“When they make that call, we want to see them as quickly as we can,” Haram said. “Because they could change their minds quickly. Whatever has caused it, we want to be able to help as soon as possible.”

The center is committed to seeing people within 48 hours, when a counselor undertakes an initial evaluation. If the counselor feels like the patient is a good candidate for medication-assisted treatment, he or she is seen by a doctor shortly thereafter. George said 10 York Hospital doctors have completed the mandated buprenorphine prescription training and one of them is at the center every Tuesday. Before his or her appointment is over, the patient will have taken the medication and will be monitored continuously during the 24-week program.

Going forward, the person is required to attend group sessions from 3 to 7 p.m. three days a week for six to eight weeks, followed by an 18-week aftercare group that meets once a week for 90 minutes. People who are working can access the Family Leave Act, “and we usually find employers are willing to work with the employee because then they will have a much more productive worker,” said Keck. At the program’s conclusion, the person is referred to one of the “spoke” doctors for ongoing maintenance.

Understanding it may be difficult for some patients to find transportation to the center for sessions, a hospital van will pick them up and bring them home. The hospital also recently opened a help center to assist its patients, George said. In the case of a medication-assisted treatment program participant, these services might include helping people figure out how to pay for medications and providing information on area social service organizations.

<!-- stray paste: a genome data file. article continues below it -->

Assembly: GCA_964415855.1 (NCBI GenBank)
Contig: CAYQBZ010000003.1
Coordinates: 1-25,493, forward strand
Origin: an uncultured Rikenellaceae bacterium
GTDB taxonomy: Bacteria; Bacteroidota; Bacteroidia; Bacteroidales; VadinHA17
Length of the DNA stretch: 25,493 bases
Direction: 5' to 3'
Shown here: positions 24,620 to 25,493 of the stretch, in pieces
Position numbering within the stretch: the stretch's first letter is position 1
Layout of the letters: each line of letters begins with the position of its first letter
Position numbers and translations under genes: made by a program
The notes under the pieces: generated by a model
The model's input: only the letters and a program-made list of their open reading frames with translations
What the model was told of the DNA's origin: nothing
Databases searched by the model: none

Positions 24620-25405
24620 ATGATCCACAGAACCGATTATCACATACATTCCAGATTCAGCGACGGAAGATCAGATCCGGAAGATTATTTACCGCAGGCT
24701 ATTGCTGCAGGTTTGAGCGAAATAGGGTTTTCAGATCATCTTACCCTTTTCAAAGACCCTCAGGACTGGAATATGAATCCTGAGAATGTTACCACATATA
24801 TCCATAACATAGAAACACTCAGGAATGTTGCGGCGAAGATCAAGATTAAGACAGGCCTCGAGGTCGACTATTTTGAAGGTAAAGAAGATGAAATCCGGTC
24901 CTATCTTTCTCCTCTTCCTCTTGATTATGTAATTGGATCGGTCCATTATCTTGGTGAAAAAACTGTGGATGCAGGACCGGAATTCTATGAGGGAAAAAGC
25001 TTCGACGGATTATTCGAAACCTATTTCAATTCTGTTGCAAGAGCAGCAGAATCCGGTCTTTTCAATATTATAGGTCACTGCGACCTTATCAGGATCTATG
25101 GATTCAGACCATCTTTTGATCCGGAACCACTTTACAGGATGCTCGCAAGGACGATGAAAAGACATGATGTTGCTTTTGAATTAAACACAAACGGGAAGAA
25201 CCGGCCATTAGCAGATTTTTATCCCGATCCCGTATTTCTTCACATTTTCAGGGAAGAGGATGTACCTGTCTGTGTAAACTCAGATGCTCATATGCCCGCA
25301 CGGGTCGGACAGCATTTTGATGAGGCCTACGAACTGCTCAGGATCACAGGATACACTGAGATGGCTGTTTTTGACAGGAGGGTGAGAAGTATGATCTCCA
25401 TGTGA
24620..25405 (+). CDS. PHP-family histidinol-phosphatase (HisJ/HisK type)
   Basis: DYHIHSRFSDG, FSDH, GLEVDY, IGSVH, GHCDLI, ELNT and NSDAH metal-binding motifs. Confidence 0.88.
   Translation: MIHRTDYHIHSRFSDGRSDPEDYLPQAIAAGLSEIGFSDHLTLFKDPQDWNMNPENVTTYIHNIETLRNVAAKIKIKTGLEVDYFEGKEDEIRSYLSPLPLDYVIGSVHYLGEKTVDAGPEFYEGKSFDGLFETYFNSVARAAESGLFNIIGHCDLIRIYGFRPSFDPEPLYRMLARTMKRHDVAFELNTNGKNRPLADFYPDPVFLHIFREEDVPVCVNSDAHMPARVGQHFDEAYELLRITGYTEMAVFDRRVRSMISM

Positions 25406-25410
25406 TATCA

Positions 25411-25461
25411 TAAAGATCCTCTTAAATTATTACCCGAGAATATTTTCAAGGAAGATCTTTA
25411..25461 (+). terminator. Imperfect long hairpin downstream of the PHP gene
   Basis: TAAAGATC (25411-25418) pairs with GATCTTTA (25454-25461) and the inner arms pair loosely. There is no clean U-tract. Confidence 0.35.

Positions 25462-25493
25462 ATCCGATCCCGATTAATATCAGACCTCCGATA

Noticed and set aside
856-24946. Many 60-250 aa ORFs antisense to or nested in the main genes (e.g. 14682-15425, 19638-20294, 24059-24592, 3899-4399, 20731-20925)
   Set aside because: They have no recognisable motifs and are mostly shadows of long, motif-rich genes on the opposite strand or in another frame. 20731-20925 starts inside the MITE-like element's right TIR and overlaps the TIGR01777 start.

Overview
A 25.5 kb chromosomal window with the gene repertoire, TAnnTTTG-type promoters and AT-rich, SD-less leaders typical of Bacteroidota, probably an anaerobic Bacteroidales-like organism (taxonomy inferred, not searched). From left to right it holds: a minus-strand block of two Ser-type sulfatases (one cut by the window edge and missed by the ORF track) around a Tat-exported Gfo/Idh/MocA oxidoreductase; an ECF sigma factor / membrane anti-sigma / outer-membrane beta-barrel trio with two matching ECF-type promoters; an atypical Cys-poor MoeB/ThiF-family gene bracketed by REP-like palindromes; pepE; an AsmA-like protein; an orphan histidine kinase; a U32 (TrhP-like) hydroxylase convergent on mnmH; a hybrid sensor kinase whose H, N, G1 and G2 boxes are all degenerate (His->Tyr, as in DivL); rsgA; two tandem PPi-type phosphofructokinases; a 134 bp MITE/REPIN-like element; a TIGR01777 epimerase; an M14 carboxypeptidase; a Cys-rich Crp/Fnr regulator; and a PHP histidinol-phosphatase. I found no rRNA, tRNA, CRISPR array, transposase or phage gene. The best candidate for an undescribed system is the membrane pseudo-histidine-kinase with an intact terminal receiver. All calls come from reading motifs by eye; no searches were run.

Changing climate?

The hospital is in rarified company in offering a medication-assisted treatment program, Haram said. Only 15 out of 200 substance use treatment programs in Maine offer medication as part of the therapy. The reasons for that are numerous, Haram, Keck and George said.

Begin with stigma, Keck said. “There’s this fear that all these uninsured, addicted individuals are going to arrive on your dooryard,” she said. “For many institutions, the thought of that can be overwhelming. They’re not wary of the medication, they’re wary of the population of users.”

George said another challenge is the commitment on the part of doctors to undergo the training to prescribe buprenorphine. But Haram laid a large part of the blame on state leadership, which has not put forth a comprehensive plan to deal with the opioid epidemic. The result is that addiction “blossomed into an epidemic. And that in turn is an indicator of federal inaction,” he said.

That landscape is beginning to shift, however, as more attention is paid to this issue in Augusta and Washington. The Legislature passed a bill to provide $6.6 million to help uninsured Mainers access opioid-addiction treatment. That bill was one of many introduced this session, including one by state Rep. Patricia Hymanson of York to create a cabinet-level working group on the opioid crisis.

At the federal level, President Donald Trump outlined a plan last month to combat opioid addiction in the country. Included is a push to expand medication-assisted treatment programs. A grant program, a continuation of an Obama-era initiative, provides funding to states based on the number of fatal opioid overdoses and the number of people unable to find treatment.

Haram said the Recovery Center is committed to be self-sustaining, regardless of whether a patient has an ability to pay. He has already applied for several foundation grants and hopes recent moves by the Legislature will signal additional funding for medication-assisted treatment programs throughout the state.

“I feel like we finally have an engaged Legislature, whether Democrat or Republican, finally willing to take this on,” Keck said.